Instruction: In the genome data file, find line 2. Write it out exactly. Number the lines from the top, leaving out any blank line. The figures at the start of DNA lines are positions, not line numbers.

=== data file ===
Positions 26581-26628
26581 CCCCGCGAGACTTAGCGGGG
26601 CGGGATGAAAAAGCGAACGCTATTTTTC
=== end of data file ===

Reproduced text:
26581 CCCCGCGAGACTTAGCGGGG